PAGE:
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How To Handle The Mean Girl

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How To Handle The Mean Girl

I’ve heard it said many times: “Girls are so much meaner than boys.” Research has been conducted with boys and girls about the different ways they are aggressive, and it shows that boys tend to be more physically aggressive with each other, while girls tend to be more socially exclusionary with each other. In other words, when girls get aggressive toward other girls, they tend to do it in a passive –aggressive way in which a girl or girls get excluded. If you have a mean girl in your life, keeping a few factors in mind will make your life a lot easier.

Understand the simple psychology of a mean girl

Every mean girl on earth is mean because, deep down, she is very insecure. She probably has a mom who is mean to her, or she has a mom who taught her that being mean will serve you better than being nice. What happens to mean girls later in life? Most mean girls find themselves in their 20s, 30s and 40s with few close friends, and this sometimes causes them to look at themselves in the mirror and to try to become nicer people.

Remember how many nice, supportive and cool girls there are.

Don’t let a handful of mean girls spoil your day or week. Remember that there are tons of other girls who know how to be nice and supportive, and these are the ones you should invest in. Whenever you encounter a mean girl, don’t overgeneralize and tell yourself that girls – all or most of them – are nasty and competitive. The truth is that most girls and women are decent people who know how to make and a keep a friend.

Move away when a mean girl approaches

The best defense against a mean girl is to stay the heck away from her. If you’re standing in a school hallway, walk away; if you’re in the cafeteria, eat at the opposite end; if a mean girl says something nasty to you, do not respond and say to yourself, “Only unhappy, insecure people act like that.” The goal is to never engage with a mean girl, no matter what she says or does. Engaging even for a moment gives her power, and no one nasty deserves a minute of your time.

Defend yourself to others if a mean girl embarrasses you in public

You should never engage with a mean girl, but you can say something to any eyewitnesses. If a mean girl says something nasty to you in front of a group of people, look at the others and say something positive and smart. Don’t call her insecure because that will fuel the fight and put her down in front of others (more of the same girl-on-girl nastiness). Instead, say something insightful that the whole group can benefit from. Try making any of the following comments: “Hey, can we all agree that putting each other down isn’t cool?” “I want to say for the record that I am not down with being nasty to others, and hopefully there is someone here who agrees with me!”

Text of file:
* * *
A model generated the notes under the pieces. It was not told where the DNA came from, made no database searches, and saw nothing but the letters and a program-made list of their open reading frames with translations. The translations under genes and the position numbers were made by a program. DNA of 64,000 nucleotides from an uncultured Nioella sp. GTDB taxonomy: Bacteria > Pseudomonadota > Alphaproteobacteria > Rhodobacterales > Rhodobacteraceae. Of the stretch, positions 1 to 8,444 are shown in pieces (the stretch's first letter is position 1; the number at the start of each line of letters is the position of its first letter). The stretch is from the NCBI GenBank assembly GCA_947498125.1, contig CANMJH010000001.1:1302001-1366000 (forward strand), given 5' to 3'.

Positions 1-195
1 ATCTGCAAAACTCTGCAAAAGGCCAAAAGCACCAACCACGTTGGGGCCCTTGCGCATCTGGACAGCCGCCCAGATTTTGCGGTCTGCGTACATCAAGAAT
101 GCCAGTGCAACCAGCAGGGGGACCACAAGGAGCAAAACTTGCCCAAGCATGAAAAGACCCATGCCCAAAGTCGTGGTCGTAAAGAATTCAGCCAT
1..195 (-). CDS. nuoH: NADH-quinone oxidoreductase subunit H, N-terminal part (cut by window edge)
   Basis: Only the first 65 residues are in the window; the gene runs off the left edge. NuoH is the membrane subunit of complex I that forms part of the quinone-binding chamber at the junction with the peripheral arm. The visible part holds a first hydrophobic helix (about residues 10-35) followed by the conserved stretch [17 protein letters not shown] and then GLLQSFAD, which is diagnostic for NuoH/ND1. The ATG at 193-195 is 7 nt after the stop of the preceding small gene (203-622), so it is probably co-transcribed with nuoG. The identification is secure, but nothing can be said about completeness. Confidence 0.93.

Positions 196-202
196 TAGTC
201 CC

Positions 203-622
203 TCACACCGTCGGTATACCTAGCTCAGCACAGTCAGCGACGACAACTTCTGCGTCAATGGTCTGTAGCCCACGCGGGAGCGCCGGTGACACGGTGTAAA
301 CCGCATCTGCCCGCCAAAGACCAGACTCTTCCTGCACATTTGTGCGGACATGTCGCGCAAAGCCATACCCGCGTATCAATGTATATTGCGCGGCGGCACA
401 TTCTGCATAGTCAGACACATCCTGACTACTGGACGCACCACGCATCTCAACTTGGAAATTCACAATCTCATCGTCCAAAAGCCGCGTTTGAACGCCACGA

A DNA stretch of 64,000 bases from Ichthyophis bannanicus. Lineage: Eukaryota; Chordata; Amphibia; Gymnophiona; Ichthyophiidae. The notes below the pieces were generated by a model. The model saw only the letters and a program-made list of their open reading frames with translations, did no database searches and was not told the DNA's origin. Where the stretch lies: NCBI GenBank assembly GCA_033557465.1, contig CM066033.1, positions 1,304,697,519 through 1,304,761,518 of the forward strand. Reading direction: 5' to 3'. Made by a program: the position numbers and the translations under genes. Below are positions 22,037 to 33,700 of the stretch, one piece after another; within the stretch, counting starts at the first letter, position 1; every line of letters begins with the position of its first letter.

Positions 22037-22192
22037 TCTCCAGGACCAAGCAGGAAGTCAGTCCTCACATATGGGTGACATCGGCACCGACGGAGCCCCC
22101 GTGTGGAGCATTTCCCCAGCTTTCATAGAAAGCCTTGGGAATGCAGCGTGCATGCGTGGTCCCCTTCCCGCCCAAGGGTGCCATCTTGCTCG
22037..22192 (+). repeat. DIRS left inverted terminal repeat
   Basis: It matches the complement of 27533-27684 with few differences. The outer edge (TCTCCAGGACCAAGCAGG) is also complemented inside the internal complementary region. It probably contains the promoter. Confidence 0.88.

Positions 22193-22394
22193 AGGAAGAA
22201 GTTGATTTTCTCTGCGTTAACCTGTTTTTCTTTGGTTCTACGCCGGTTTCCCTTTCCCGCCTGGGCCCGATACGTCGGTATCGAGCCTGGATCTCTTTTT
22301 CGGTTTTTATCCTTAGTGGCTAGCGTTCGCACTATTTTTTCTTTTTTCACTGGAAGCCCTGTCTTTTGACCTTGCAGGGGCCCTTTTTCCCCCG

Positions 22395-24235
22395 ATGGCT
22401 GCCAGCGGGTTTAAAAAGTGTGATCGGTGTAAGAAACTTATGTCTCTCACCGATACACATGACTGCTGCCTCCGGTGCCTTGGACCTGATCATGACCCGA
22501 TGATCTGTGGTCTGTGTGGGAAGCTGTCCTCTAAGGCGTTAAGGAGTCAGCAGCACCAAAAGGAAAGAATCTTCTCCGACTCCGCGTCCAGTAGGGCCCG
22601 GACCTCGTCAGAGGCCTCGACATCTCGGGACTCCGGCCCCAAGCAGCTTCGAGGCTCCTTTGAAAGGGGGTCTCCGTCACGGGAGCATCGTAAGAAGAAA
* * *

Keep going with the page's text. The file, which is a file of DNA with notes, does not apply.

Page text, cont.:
Don’t participate in gossip about a mean girl

If you verbally trash a mean girl with other kids, you’re acting like a mean girl, too. If someone mentions a nasty girl and the group starts making fun of her, take the high road and educate the group. Say, “We all know that people act like that because they’re insecure, so it’s sad that she lives her life that way.”

Final thoughts

Mean girls only have power if you give it to them. If you ignore their comments or avoid reacting to them, the mean girl doesn’t have power over you. After all, the only people who should have power over your feelings are people you trust and care about. Sadly, no one truly trusts a mean girl – even her supposed “best” friends. Remember that mean girls always end up feeling lonely, and that is a sad, sad way to live.

Dr. Seth Meyers Dr. Seth Meyers is a licensed clinical psychologist and author in Los Angeles, California. He specializes in parenting and relationships, and he is trained in multiple evidence-based parenting interventions. Dr. Seth earned his B.A. in psychology from Vassar College and earned his Psy.D. in clinical psychology from Yeshiva University in New York City. He appears regularly on television programs, including Good Morning America, 20/20, ABC News, The Doctors, Nancy Grace, Dr. Drew and others. Dr. Seth is the author of Overcome Relationship Repetition Syndrome and Find the Love You Deserve.
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